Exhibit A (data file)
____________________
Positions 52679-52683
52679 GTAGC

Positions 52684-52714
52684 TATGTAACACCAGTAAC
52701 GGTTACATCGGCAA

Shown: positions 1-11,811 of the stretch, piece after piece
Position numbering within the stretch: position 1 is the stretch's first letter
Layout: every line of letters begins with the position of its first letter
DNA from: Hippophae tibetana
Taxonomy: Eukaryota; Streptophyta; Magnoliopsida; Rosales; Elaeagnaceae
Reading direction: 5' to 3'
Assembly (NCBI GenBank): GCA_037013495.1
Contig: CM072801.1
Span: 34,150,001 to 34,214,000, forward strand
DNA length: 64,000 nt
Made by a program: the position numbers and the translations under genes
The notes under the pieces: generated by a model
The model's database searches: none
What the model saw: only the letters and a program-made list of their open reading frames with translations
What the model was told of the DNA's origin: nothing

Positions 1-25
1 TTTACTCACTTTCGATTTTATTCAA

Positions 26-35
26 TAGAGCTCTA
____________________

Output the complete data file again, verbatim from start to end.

Positions 52679-52683
52679 GTAGC

Positions 52684-52714
52684 TATGTAACACCAGTAAC
52701 GGTTACATCGGCAA

Shown: positions 1-11,811 of the stretch, piece after piece
Position numbering within the stretch: position 1 is the stretch's first letter
Layout: every line of letters begins with the position of its first letter
DNA from: Hippophae tibetana
Taxonomy: Eukaryota; Streptophyta; Magnoliopsida; Rosales; Elaeagnaceae
Reading direction: 5' to 3'
Assembly (NCBI GenBank): GCA_037013495.1
Contig: CM072801.1
Span: 34,150,001 to 34,214,000, forward strand
DNA length: 64,000 nt
Made by a program: the position numbers and the translations under genes
The notes under the pieces: generated by a model
The model's database searches: none
What the model saw: only the letters and a program-made list of their open reading frames with translations
What the model was told of the DNA's origin: nothing

Positions 1-25
1 TTTACTCACTTTCGATTTTATTCAA

Positions 26-35
26 TAGAGCTCTA